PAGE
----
Pregnant and travelling, somethings to know

Women with high-risk pregnancies need to be extra cautious

Pregnant and now about to travel.

Well,it certainly requires some planning on your part.

So consulting the doctor or midwife is sure a good idea.It is said that traveling in the middle of pregnancy is best because most emergencies happen in the first and last trimesters.

So it is always good to ask the doctor or midwife whether there are any medical concerns to be taken care of.

Women with high-risk pregnancies need to be extra cautious.

Does your condition prohibit travel is what needs to be ascertained.

It is also good to know when the tests need to be carried out.

The following tests are usually done during the specified weeks of pregnancy: a first trimester screen for Down syndrome (at 9 to 13 weeks), chorionic villus sampling (at about 10 to 12 weeks), nuchal translucency (between 11 and 14 weeks), amniocentesis (at about 16 to 20 weeks), multiple marker screening (15 to 18 weeks), ultrasound (16 to 20 weeks), glucose screening test (24 to 28 weeks), and group B strep screening (35 to 37 weeks). (And if you’re Rh-negative, you’ll need your shot of Rh immunoglobulin at 28 weeks.)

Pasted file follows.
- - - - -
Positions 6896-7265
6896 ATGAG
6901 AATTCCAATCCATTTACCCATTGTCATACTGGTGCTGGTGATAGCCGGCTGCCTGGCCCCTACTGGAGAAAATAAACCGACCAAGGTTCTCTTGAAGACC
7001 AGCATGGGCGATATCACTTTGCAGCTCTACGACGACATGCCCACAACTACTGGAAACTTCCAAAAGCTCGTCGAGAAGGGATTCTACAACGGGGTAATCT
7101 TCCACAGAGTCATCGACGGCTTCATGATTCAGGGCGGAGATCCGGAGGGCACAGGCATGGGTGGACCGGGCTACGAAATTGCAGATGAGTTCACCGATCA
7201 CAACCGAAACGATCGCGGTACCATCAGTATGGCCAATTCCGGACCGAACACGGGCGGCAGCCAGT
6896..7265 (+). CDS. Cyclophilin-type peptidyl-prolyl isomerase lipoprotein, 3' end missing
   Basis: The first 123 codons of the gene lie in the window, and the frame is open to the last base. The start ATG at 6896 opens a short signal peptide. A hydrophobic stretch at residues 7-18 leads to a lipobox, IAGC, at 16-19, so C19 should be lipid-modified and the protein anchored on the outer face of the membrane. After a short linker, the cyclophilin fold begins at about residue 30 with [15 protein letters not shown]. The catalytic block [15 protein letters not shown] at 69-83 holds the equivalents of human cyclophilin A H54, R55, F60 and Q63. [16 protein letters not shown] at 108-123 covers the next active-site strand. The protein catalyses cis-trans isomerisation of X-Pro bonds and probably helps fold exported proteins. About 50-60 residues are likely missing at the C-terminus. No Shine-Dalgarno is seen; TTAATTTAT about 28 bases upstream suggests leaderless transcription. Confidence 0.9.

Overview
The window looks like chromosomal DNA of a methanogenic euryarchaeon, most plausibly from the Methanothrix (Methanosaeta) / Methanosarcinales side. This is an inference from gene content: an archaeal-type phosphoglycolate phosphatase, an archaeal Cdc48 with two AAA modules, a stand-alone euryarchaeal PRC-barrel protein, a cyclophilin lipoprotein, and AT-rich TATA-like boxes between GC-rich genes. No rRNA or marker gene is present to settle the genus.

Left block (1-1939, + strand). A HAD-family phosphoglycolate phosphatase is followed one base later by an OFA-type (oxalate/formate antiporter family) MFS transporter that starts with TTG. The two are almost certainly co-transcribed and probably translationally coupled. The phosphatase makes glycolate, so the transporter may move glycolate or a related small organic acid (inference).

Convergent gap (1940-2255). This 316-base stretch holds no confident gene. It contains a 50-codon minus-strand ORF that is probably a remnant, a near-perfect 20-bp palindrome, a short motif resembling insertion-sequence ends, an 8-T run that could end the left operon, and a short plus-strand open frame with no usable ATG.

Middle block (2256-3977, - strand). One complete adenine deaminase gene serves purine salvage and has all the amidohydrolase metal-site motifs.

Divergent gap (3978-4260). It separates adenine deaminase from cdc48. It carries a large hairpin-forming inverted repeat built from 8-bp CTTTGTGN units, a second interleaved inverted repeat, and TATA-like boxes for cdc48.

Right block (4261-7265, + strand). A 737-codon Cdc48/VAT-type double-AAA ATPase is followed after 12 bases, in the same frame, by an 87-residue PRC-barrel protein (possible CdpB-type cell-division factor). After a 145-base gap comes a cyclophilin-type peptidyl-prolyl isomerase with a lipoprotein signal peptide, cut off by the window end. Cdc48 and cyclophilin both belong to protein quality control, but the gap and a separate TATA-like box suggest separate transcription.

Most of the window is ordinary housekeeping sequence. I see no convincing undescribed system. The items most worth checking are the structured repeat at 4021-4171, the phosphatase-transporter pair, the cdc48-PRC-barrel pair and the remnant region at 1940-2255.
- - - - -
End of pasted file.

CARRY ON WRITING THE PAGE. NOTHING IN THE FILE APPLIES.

Before you leave, prepare a list of key names and phone numbers you’ll need in case of emergency. Make sure they are saved in your phone and that you have a paper copy in your carry-on luggage, in case your phone is lost or dead when you need to reach someone.

If you are in your second or third trimester, ask your doctor or midwife for a copy of your prenatal chart, and bring that along, too. Keep it with you at all times during your trip. Ask if they’ll email it to you, so you can have a digital copy as well.

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